First United Methodist Church
Friday, July 31, 2015
Open Hearts, Open Minds, Open Doors
Amityville New York United Methodist Church
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The long history of First United Methodist Church is the history of American Methodism, of Amityville, and of Long Island.
The first ‘Methodist Class’ in the settlement then known as West Neck, later to be known as Amityville, consisted of a prayer group of twelve people, led by Aaron Place, held in 1792 in the living room of Elijah Chichester, located at 145 Broadway, near the present intersection of Avon. This was only eight years after the formation of the Methodist Episcopal Church in 1784.
That same year a preaching circuit of the Methodist Episcopal Church was established to serve Long Island. Circuit riders conducted services in various homes as they traveled from village to village.
By 1810 there were 39 villages in the Long Island circuit, and it was split into two circuits, with the Chichester Class in the Jamaica circuit, which extended from Jamaica to Patchogue.
In 1823, the first church building in the village was built on what is now Merrick Road, then known as the turnpike, east of Broadway. Prior to that, services had been held in private homes or in the schoolhouse.
The West Neck church was a part of various circuits until 1840 when it became part of the Huntington South Circuit.
In 1845, the old church was replaced by a new building on the same site on Merrick (then South) Road, paid for by money raised by the members in the total of $1110.25. The original building was moved to the corner of Broadway and Cedar (and is now the offices of attorney Richard Handler).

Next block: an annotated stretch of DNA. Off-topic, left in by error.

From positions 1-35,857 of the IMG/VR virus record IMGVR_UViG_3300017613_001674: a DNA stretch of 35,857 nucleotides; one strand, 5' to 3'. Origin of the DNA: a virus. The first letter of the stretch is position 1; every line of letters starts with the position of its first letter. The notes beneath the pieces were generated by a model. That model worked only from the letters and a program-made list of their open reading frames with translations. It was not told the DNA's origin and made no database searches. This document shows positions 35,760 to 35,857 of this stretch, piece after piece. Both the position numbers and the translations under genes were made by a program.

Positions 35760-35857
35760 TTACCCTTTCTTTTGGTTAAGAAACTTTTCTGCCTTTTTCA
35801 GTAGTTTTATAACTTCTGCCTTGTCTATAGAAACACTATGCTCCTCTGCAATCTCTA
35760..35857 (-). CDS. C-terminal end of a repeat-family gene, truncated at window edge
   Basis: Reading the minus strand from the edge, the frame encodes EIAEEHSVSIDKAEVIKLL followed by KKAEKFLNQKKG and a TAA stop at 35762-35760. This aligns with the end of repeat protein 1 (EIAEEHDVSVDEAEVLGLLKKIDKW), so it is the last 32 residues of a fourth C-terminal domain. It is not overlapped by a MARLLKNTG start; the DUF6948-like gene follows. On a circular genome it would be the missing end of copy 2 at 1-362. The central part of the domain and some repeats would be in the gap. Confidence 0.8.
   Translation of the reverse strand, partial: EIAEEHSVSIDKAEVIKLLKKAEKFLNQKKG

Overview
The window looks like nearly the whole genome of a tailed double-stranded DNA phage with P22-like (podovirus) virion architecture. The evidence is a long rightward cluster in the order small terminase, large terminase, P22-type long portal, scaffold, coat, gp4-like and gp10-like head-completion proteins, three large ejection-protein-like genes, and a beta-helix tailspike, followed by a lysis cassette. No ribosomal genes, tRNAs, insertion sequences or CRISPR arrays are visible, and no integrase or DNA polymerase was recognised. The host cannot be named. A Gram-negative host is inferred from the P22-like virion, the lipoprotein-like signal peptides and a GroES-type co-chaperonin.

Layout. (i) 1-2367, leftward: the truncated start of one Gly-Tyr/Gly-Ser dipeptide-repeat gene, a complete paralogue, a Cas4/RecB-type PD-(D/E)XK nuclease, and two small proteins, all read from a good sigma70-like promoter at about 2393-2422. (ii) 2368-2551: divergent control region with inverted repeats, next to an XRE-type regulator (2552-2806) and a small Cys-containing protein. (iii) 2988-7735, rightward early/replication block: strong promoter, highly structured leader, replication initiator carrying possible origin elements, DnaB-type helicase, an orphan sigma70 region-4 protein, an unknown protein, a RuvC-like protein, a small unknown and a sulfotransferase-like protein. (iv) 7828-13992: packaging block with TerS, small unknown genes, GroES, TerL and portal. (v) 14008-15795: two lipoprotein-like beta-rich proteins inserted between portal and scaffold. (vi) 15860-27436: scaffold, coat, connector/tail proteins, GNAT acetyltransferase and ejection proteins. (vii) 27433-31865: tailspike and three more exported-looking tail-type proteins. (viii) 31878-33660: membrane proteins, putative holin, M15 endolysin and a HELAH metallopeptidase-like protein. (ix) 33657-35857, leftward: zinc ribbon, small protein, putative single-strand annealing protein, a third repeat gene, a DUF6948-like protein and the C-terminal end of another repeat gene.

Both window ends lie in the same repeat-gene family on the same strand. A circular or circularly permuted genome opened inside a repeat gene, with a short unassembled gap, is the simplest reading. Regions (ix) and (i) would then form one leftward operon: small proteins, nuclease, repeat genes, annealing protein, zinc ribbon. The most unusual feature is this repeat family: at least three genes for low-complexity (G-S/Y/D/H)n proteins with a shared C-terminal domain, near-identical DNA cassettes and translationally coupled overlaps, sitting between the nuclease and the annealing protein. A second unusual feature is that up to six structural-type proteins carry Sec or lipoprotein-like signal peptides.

In 1847, the name ‘Amityville’ first appears in local records, and in 1859 it first appears in church records. The first Post Office was acquired in 1850, at which time there were still Native Americans living in teepees on the outskirts of the village.
In 1858, a newly married man broke with custom and sat during services with his wife in the women’s section of the sanctuary and was given a ‘trial’, after which the custom of segregating the sexes grew into disfavor.
In 1859, Amityville, Seaford and Wantagh were formed into a circuit of their own.
In 1866, a progressive group of church members smuggled in a ‘melodeon’, an instrument similar to a small piano, and it was placed in the ‘gallery’. After a contentious debate, it was allowed to stay. Previously, no musical instruments had been allowed in the church building. (At some point this original melodeon left the church and was converted into a desk. It was eventually found in a barn and returned to the church, and is still in the church parlor now.)
In 1867, the Long Island Railroad came through the village.
On March 17, 1868, the church members voted 30 to 8 to move the church from its location on Merrick Road. The church building was subsequently physically moved from Merrick Road to its present site on Broadway, and enlarged.
In 1869, as a consequence of the church moving to Broadway, the members from the farm families from the northern part of Amityville, due to the inconvenience of traveling to the southern part of the village, split off from First Church and built Simpson Methodist Church on Locust Avenue, north of Sunrise Highway.